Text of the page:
Tag Archives: Biology

Amelia and Yue Chin are now alumni + Andi is PhD + Kim and Kylie are graduating

Already 3 students graduated from the GPES master’s and 2 are on the edge of graduation.

Amelia, Yue Chin and Andi all obtained their master’s degree in september 2015, respectively writing about flows of radioactive contaminants in Japanese rivers, corals’ nutrients intake, and transcription factors involved in chloroplast differentiation. Andi however extended for a PhD program.

Only last month, both Kim (PhD) and Kylie (master) submitted their thesis, and both greatly performed during their oral defence.

Kim first resumed and interlinked the contents of his three published articles, namely “Comparative analysis of environmental impact assessment (EIA) procedures of Japan and New Zealand”, “Large scale renewable energy project barriers: EIA streamlining efforts in Japan and the EU”, and finally “the determinants of wind energy shares in the United States: Drivers and Barriers”. Kim’s work provided us an in-depth understanding of legal, political and administrative burdens that might hamper renewable energy adoption in various countries, as well as how to overcome these obstacles.

Finally, Kylie elaborated an analysis of biodiversity range shifts, based on an exhaustive data set detailing the species registered at all hydraulic dams around Japan in the past 20 years. She concluded that the shifting patterns are highly variable depending on each taxon, and that the hypothesis of northwards migration due to climate change may not quite be warranted.

Congratulations guys! We thank all of you for your great contributions to GPES and hope you all the best for your professional careers!kylie-thesis

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130th Life Science GPES Seminar

Growth Anisotropy in Plants: Scaling Up from Single Cell to Stem.

Dr. Tobias I. Baskin

University of Massachusetts, Amherst.

“Endless forms, most beautiful” – Charles Darwin

During the 130th Life Science Seminar, Dr. Baskin opined that ‘beautiful’ could be replaced by ‘functional’ – the myriad structures found in the plant kingdom are all results of millennia of fine-tuning so as to meet various requirements in functionality. A leaf is flat in order to absorb as much light as it can. A tendril extends almost two-dimensionally (i.e. a line) to grasp at supports. His research objectives are to understand why plants grow not isotropically, but anisotropically and the mechanisms by which plant cells allow this growth. In this manner, he uses a combination of biology and engineering in order to come up with theories about how plant cells deal with stress and strain. It was extremely enlightening; especially so with the question and answer session at the end, where students shot queries at him about both his research and his choice of career path which were answered openly and eloquently by Dr. Baskin.

Understanding plant biomechanics is all well and good, but throughout the talk I wondered about what the purpose of his research was. The answer? There isn’t one. His research can be said to be ‘basic research’. Instead of research that has a purpose such as understanding the mechanism of carbon uptake by the ocean in order to mitigate climate change, Dr. Baskin does investigative research into plant growth for the pure love and curiosity of it. Pure research furthers human knowledge without specific applications in mind but may one day be used as a foundation for progress. Applied research is useful, but without pure research contributing to the pool of knowledge, many new innovations (e.g. the discovery of X-rays for medical use) would not have existed.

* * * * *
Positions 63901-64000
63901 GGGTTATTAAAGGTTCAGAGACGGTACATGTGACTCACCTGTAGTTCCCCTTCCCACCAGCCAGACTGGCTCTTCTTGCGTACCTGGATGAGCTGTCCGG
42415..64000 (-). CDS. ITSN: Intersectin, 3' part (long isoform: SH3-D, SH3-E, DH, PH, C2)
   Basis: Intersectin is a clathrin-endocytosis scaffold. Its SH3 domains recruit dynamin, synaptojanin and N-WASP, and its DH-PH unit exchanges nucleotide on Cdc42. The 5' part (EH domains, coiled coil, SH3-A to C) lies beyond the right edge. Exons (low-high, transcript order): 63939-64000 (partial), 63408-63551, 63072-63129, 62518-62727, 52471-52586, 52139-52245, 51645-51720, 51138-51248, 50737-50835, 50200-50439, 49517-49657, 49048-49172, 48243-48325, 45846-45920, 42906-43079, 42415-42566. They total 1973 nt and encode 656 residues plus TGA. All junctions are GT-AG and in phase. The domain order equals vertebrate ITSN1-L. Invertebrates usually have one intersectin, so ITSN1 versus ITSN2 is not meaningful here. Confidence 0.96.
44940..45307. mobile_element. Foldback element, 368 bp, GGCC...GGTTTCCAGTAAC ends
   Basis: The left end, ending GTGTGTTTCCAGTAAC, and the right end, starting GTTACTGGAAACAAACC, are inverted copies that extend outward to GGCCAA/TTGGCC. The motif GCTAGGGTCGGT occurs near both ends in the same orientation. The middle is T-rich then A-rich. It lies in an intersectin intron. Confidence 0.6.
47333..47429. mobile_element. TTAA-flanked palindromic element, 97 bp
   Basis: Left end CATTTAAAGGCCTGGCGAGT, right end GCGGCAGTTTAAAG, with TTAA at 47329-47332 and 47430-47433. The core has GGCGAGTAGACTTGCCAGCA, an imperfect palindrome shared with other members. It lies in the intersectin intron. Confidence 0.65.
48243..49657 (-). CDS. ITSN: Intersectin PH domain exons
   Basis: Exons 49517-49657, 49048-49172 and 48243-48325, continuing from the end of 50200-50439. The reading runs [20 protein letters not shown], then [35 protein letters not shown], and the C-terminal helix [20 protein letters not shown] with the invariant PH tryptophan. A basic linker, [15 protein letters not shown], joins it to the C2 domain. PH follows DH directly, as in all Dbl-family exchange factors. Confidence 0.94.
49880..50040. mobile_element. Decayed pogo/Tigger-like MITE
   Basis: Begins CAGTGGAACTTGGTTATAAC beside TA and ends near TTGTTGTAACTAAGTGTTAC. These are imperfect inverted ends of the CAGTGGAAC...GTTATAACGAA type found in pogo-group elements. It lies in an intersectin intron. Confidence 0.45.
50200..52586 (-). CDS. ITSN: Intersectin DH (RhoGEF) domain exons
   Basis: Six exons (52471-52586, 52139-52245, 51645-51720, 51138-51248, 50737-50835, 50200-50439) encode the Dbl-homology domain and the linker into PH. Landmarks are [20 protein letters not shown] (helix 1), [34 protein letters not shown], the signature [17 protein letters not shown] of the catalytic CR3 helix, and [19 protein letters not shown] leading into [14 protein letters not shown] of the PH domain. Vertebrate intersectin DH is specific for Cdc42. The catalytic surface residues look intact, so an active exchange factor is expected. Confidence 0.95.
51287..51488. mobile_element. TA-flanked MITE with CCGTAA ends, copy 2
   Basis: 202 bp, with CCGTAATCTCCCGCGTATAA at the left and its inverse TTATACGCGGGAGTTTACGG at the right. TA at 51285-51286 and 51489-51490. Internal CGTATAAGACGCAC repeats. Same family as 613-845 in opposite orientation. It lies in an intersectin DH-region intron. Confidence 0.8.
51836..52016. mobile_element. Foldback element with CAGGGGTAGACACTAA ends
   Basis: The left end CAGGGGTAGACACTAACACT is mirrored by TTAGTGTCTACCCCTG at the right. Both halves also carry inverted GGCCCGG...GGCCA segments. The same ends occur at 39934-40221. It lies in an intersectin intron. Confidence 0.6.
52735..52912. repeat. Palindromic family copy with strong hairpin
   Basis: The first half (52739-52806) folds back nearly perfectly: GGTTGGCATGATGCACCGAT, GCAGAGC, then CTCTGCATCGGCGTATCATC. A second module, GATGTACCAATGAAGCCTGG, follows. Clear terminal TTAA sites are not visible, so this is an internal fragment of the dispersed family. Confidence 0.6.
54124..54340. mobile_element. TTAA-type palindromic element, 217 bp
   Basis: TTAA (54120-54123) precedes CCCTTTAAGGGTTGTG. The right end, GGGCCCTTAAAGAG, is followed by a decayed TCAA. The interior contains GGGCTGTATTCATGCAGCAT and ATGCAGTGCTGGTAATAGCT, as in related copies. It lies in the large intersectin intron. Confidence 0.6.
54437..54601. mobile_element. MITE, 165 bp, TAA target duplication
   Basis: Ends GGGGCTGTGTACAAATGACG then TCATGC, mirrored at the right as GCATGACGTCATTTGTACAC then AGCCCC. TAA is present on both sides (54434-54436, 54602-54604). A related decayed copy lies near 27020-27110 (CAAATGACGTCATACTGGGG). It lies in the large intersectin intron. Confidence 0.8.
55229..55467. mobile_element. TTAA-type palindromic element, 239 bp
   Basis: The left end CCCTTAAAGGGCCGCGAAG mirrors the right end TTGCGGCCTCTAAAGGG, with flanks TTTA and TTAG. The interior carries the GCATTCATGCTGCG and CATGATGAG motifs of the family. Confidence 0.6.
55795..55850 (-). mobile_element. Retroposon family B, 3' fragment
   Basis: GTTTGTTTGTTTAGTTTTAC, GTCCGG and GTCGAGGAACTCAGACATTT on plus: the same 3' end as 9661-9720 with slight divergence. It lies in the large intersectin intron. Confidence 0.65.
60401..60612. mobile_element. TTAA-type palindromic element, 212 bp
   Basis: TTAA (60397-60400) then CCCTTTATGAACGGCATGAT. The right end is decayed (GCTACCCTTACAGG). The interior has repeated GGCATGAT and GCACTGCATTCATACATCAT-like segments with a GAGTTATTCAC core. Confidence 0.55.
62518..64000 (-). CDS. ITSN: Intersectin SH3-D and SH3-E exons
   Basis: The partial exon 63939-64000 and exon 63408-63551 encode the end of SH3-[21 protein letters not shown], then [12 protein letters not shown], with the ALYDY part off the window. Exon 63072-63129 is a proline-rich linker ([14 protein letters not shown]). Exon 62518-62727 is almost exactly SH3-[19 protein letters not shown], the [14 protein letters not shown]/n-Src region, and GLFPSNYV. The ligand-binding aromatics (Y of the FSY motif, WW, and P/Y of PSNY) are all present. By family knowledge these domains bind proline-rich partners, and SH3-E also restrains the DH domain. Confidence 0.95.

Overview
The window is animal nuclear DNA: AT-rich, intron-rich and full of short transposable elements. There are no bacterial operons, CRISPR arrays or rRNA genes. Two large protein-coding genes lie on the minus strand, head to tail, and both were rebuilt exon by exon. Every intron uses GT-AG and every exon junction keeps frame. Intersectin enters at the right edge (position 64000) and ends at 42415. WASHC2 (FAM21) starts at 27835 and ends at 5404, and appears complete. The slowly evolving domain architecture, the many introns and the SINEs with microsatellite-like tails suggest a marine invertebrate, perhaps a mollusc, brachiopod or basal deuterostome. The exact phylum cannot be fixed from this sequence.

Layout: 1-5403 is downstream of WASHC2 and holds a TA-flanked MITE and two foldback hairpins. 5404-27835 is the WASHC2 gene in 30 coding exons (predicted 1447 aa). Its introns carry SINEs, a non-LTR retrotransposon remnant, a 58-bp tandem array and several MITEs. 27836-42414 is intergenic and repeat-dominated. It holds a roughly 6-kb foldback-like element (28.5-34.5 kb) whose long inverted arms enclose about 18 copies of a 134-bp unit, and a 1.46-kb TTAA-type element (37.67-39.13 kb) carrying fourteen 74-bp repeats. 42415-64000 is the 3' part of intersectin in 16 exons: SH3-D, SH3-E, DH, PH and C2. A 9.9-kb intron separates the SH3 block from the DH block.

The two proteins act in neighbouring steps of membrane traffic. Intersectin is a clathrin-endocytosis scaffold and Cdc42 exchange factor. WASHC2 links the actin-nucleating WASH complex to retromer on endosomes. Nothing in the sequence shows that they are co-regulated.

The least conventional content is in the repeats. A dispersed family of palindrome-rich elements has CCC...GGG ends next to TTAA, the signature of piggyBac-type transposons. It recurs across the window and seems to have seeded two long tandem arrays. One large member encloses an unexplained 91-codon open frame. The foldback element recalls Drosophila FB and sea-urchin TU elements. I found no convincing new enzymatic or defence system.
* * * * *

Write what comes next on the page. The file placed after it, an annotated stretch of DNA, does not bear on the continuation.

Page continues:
The second part of the talk was actually given by one of our very own, Kim Schumacher. He used this opportunity to introduce GPES to other Todai students, staff and the guest speaker, giving them an insight into the programme and our student-led initiatives (thanks Kim!!). It is astounding how many people on our campus are clueless about the existence of this new programme and we hope that more students will be inspired to join such a pioneering venture by us actual students promoting our own programme. This was also an interactive session as we asked for advice and opinions from Dr. Baskin on how we can better create a more multi-disciplinary programme.

All in all, a really fruitful session. Thanks to Hamada-sensei for organising the seminar and Dr. Baskin for a fascinating talk.

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From left to right: Xuan Truong, Kim, Dr. Baskin, Yue Chin, Amelia

(Pictures ©2014 GPES Student Group)

GPES Seminar June 13, 2014 at 2.30pm in Komaba (Bldg. 16, room 126,127)

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Hello everyone,

Announcement:

GPES Seminar with focus on Biology presented by Prof. Tobias I. Baskin of the University of Massachusetts, Amherst.

The title of this seminar will be: “Plant growth: Scaling up from cell to stem” and will be mainly about plant cytoskeleton ( they use it to stabilize their cells and transport substances inside and outside of the cells).

 However the seminar will also be of interest to those without a biology background since he said he will start his talk from a sustainability perspective and will try to make it as easy to understand as possible for non-bio students.

So don’t miss out on this opportunity.

For detailed information, please consult semi TB1

Best regards,

Kim

 

(Picture source: http://www.ecs.umass.edu)